Jones: Yeah, what's gonna happen to us when they don't leave? When they get on the plane and the plane goes down?

Miller: I don't think it'll go down.

Jones: You don't think it'll go down?

Crowd: Yes it will…

Jones: I wish I could tell you you were right, but I'm right. There's one man there, who blames, and rightfully so, Eddie Blakey, for the murder, for the murder of his mother and he'll sh… he'll stop that pilot by any means necessary. He'll do it. That plane will come out of the air. There's no way you can fly a plane without a pilot.

Miller: I wasn't speaking about that plane. I was speaking about the plane for us to go to Russia.

Jones: How do… To Russia? Do you think Russia's gonna want .. no they're not gonna… Do you think Russia's gonna want us with all this stigma? We had really had some value… but now we don't have any value.

Miller: Well, I don't see it like that. I mean, I feel like as long as there's life, there's hope. That's my faith.

Jones: Well, someday we're gonna die, someplace that hope runs out. 'cause everybody dies.

Crowd: Right, right.

Jones: I haven't seen anybody yet that didn't die. And I'd like to choose my own kind of death for a change. I'm tired of being tormented to hell, that's what I'm tired of.

Crowd: Right, right.

Jones: Tired of it.

Crowd: [applause]

Jones: Tired of people's lives in my hands and I certainly don't want your life in my hands and I'm going to tell you, Christine, without me, life has no meaning.… I'm the best friend you'll ever have. And once, once I have to pay, I'm standing with Jjara, I'm standing with those people. They're part of me. I could detach myself… my attorney says detach myself… no, no, no, no, no, no… I'd never detach myself from any of your troubles. I've always taken your troubles right on my shoulders and I'm not gonna change that now. It's too late. I've been running too long. Not gonna change now.… Maybe the next time you'll get to go to Russia… the next time 'round… This is, what I'm talking about to now is in the dispensation of judgment. This is the revolutionary… this is revolutionary suicide council, I'm not talking about self, self-destruction. I'm talking about what, we have no other road. I will take your call. We will put it to the Russians, and I can tell you the answer now, because I'm a prophet. Call the Russians and tell them and see if they'll take us.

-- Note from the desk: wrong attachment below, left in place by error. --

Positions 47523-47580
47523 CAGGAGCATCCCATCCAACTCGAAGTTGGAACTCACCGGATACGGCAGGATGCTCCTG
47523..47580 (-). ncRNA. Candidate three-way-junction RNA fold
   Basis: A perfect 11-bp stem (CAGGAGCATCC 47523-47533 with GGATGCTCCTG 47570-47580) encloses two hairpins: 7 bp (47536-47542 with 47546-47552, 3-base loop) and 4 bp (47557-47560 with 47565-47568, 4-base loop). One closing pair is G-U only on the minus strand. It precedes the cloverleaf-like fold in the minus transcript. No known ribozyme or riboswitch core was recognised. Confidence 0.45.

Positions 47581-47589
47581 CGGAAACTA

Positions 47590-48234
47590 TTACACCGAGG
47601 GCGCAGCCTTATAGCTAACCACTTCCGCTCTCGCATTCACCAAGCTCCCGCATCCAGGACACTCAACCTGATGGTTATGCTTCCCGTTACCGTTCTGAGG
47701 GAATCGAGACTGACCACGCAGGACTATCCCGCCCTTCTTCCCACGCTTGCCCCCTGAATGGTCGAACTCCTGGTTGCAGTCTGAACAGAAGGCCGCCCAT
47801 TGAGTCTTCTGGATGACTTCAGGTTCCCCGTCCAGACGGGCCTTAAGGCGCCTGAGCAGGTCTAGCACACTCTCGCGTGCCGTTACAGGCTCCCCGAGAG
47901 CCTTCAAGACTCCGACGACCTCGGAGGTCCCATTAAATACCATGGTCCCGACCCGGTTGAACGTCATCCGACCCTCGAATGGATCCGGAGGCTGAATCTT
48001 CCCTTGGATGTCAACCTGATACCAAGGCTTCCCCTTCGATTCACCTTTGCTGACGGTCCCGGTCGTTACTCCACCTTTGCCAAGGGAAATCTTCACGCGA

Miller: Not that I'm afraid to die…

Jones: I don't think you are… .

Miller: By no means…

Jones: I don't think you are…

Miller: But I look at all the babies and I think they deserve to live…

Jones: I agree…

Miller: You know…

Jones: But also they deserve… what's more they deserve peace.

Miller: We all came here for peace…

Jones: And we, have we had it?

Miller and crowd: No…

Jones: I tried to give it to you. I've laid down my life, practically, I've practically died every day to give you peace… and you still not have any peace. You look better than I've seen you in a long while, but it's still not the kind of peace that I want to give you. The person's a fool who continues to say that you're a winner when you're a loser .. Win one, lose two…. What? I didn't hear you, ma'am, you have to speak up… That's a sweet thought, who said that?… Come on up and speak it again, honey. Stand up and say it about [inaudible]… love… [inaudible] is taking off, no plane is taking off… It's suicide. They have done it… Stoen has done it but somebody ought to live… somebody… can they talk… can they not talk to San Francisco to see that Stoen does not get by with this infamy, with this infamy? He has done the thing he wanted to do, to have us destroyed.